Economists in Southern Nevada are mixed on whether the country will face a recession in the next 12 months, though most agreed the economy will slow down.
UNLV’s Center for Business and Economic Research hosted its annual economic forecasting event, Outlook, on Thursday at the Thomas & Mack Center’s Strip View Pavilion to an audience of business leaders, government officials and academics.
The event showcased the findings of CBER Director Andrew Woods and Director of Research Stephen Miller, along with presentations and discussions on growth into 2040 and the clean energy manufacturing sector.
Miller and Woods disagreed with each other on whether Nevadans can expect a recession in 2023, despite facing record-high inflation and rising interest rates by the Federal Reserve.
Miller was optimistic, he said, that a slowing economy would be tempered by a strong labor market — where there are nearly two job openings for every unemployed person — and slowing consumer spending would be tempered by household cash holdings like savings accounts.
And the CBER model did not forecast a recession into 2024. But Miller said there’s still a risk of a recession and future models could change to show one beginning in late 2023 or early 2024.
“The culprit is going to be what happens with the Fed,” he said. “The Fed is a key player.”
If the Fed’s monetary policy becomes too aggressive, it’ll force a recession, Miller said. Inversely, if it’s not aggressive enough, inflation may remain high.
Woods noted that how people react to economic conditions will determine the true outlook.
“It’s this self-fulfilling prophecy,” he said. “If we all think it’s going to be terrible and we pull back really quickly on spending, then yes, that will cause a major recession. But if we all prepare and say, in order for inflation to come down, demand has to come down, too, but we can still engineer a soft landing if we all plan ahead through our spending, our hiring and everything.”
The economists pointed to the change in gross domestic product projections as an example of how updated forecasts differ based on economic conditions. Last quarter, CBER projected negative GDP growth — a key indicator of a recession — in the first quarter of 2023. Now, it predicts growth of 0.9 percent.
“I think the model is reacting to the really strong numbers for real GDP that we got in the third quarter, ” Woods said. “And that’s what changed it, that the American consumer continues to be very resilient above expectations, I would say, all year. While there’s low growth, at the same time, we continue to defy expectations with how strong the American consumer has been.”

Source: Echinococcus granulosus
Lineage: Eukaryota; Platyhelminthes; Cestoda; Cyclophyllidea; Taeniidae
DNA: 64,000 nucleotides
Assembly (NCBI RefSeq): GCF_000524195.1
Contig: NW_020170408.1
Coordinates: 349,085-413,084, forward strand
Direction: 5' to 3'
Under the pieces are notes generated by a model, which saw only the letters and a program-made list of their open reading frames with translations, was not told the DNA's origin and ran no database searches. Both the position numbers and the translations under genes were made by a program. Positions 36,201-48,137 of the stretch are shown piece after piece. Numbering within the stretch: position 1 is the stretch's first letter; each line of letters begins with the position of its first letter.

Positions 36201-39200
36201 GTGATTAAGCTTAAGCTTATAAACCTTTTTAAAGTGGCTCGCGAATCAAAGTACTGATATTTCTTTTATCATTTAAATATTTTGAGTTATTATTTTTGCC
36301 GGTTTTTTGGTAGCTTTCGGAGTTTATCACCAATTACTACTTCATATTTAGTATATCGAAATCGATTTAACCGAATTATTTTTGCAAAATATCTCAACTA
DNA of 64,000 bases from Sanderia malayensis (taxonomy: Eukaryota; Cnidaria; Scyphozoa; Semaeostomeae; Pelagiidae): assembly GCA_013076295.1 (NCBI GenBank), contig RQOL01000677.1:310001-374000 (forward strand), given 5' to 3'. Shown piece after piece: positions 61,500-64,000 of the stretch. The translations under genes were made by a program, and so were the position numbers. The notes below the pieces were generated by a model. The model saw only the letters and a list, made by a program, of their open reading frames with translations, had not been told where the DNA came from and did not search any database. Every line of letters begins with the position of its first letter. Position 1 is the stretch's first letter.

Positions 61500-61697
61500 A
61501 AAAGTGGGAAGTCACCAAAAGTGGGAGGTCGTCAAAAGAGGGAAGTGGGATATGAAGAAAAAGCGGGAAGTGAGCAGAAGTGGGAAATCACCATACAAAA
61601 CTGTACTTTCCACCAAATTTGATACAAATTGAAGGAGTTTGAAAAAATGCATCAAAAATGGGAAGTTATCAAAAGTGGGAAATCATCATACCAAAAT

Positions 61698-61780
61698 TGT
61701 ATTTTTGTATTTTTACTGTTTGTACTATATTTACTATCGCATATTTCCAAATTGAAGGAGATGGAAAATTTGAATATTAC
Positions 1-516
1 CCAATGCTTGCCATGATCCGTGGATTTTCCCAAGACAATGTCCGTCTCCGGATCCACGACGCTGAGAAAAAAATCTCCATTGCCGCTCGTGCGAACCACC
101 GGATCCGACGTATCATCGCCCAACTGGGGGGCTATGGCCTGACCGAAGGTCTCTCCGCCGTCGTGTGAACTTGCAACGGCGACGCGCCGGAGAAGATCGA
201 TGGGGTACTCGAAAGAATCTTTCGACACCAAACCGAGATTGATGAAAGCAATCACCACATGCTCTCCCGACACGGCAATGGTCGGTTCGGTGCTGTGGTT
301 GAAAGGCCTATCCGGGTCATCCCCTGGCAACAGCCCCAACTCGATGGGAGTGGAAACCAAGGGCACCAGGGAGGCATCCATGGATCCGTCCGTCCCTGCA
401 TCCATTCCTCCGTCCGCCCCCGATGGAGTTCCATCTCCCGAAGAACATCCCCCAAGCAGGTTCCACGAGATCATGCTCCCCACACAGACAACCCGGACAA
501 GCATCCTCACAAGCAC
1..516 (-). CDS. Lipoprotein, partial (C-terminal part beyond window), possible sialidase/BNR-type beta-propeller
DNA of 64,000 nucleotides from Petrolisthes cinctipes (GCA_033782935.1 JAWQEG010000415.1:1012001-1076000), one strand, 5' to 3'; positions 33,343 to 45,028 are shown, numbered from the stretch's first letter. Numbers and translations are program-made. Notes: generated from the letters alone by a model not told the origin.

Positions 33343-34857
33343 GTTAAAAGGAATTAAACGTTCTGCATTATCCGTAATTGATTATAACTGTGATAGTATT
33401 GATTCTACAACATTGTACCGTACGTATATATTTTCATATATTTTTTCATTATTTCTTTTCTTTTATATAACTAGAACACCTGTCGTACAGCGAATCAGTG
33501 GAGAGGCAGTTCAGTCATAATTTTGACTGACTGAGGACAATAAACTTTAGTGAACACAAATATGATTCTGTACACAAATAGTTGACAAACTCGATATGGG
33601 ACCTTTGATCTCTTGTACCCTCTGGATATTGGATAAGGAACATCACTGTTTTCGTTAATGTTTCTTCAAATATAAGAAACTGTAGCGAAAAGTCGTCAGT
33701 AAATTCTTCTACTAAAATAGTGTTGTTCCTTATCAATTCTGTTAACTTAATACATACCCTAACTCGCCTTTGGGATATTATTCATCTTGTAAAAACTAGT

CBER predicts the state’s unemployment could reach about 7 percent in a worst-case scenario during the next economic downturn — lower than both the 14.5 percent peak reached during the Great Recession and the 31.2 percent unemployment rate during the early months of the COVID-19 pandemic.
Diversifying the economy
Part of Thursday’s discussion also included predictions for Southern Nevada in 2040. The center projects that the Las Vegas area will gain 698,000 more residents in 18 years — a prediction researchers believe can inform economic diversification. More industries in the state would make Nevada more likely to bounce back from a recession faster.
CBER predicts health care and social assistance jobs will be the second-largest sector of labor behind food and accommodations. Other industries with the best growth potential, are professional and scientific services, manufacturing, public education, information technology and education services outside of public schooling.
Panelists speaking about clean energy manufacturing supported the prediction of a more resilient economy through economic diversification.
Leaders from the Governor’s Office of Workforce Innovation, Lithion Battery Inc., Air Liquide North America’s Hydrogen Energy and Mobility division and ARES North America said Southern Nevada appeals to businesses in their industry because of its environmental conditions, the cooperation between business and government, the ease of accessing Harry Reid International Airport and the proximity to the Port of Long Beach in Long Beach, California.
Katie Ellet, president of Air Liquide North America’s Hydrogen Energy and Mobility, said it was an exciting time to be in their industry because of the federal funding available to invest in the transition to green energy.
“We’re already witnessing this once-in-a-lifetime type of opportunity to be a part of this green transition,” she said. “The government is supporting it from manufacturing to end-use applications. Nevada is poised to be able to claim a great position in this.”
McKenna Ross is a corps member with Report for America, a national service program that places journalists into local newsrooms. Contact her at email@example.com. Follow @mckenna_ross_ on Twitter.